"Maybe it's because women have jobs and other commitments, and maybe some of the girls run out of money, but we have to support the events that are there before complaining about the ones that aren't."
The lack of funding for women's pro cycling is not a new complaint. Emma Pooley said in The Guardian earlier this year: "There is a lot of uncertainty every year over teams. You think you've got a contract, then the team decide women's racing is not of interest to main sponsors because it's not visible. It's a bit depressing – after a while you feel what you're doing is pointless because no one is interested.
"I'm on a good, relatively well-funded team, but it still feels like they have a tight budget. It doesn't need to be luxurious, but with a lot of women's teams you're lucky if they buy you a sandwich at the race.
"Another problem is that sponsors keep pulling out of races, so they get cancelled, it's a pain because the calendar has been more than decimated."
Almost on cue, following the Olympic cycling successes, Pooley's team, one of cycling's most prominent women's teams - the AA Drink-Leontien.nl squad - announced that it was to disband at the end of the season.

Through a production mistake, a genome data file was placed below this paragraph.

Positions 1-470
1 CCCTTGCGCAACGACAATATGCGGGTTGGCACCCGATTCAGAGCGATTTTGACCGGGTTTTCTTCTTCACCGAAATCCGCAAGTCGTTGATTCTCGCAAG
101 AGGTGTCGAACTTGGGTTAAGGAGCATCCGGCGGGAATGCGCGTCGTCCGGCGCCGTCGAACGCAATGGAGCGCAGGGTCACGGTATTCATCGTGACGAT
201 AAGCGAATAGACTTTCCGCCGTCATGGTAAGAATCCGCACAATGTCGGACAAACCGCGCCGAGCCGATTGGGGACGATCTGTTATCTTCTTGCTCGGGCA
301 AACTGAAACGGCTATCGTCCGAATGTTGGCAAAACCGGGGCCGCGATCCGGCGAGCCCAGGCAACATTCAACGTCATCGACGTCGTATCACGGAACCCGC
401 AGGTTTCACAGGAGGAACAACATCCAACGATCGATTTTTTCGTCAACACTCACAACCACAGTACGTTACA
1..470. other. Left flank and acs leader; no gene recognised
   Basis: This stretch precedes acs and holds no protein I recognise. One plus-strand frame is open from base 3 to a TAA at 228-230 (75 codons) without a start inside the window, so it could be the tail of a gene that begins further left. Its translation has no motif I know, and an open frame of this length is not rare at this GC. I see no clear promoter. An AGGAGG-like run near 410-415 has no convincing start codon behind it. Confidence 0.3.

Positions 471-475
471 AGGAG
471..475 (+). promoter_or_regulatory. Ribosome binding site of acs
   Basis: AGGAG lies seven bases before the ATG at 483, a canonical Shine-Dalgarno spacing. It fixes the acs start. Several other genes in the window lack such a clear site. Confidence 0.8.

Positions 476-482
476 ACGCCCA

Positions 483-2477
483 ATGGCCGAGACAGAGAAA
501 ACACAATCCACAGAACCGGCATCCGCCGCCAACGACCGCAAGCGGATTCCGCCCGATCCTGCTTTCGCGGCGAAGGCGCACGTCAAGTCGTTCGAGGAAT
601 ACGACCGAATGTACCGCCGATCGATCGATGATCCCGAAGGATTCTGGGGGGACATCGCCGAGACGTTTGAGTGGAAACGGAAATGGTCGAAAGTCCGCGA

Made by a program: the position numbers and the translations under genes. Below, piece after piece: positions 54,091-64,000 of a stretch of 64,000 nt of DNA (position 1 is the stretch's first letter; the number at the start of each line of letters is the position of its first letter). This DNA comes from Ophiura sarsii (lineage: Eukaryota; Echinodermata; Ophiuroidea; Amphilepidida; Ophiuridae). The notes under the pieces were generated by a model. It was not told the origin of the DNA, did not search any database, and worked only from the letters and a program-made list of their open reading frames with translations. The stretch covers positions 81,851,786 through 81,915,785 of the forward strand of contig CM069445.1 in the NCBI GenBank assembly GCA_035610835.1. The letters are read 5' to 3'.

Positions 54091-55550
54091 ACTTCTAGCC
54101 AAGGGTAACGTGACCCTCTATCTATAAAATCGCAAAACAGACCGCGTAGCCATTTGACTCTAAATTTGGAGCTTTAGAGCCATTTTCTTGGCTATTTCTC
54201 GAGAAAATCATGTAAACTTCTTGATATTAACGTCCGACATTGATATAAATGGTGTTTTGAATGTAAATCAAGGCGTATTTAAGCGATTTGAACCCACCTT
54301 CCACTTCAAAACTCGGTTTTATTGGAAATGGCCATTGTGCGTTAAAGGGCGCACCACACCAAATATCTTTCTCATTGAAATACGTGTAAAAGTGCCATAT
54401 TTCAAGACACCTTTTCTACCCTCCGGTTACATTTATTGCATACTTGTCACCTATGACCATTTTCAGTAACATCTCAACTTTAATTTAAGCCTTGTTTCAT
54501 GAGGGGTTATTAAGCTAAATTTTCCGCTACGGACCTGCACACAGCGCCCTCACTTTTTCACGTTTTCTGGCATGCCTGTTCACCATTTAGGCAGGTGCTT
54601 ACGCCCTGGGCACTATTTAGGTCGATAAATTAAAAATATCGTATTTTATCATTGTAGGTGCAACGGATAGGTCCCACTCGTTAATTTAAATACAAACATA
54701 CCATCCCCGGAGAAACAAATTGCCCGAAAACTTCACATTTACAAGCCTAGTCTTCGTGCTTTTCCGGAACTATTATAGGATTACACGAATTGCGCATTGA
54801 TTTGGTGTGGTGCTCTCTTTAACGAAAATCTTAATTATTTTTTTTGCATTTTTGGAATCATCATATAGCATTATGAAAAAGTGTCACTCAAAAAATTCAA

AA Drink-Leontien.nl had already swept up many of the riders from Garmin-Cervélo (now Garmin-Sharp) after it dropped its women’s team in November last year.
But Storey said that the onus for successful women's racing lay just as heavily on individual women as on their sponsors and teams.
"Women need to take some responsibility because not all of the fields have been full," she said.
"If women want to race there are races there. It was a huge effort to get women to ride the Newport Nocturne a few weeks ago and that was an incredible race."
But she does concede that more could be done to support women starting out in racing, and that part of the problem is a lack of level progression from domestic to elite racing as in the men's events.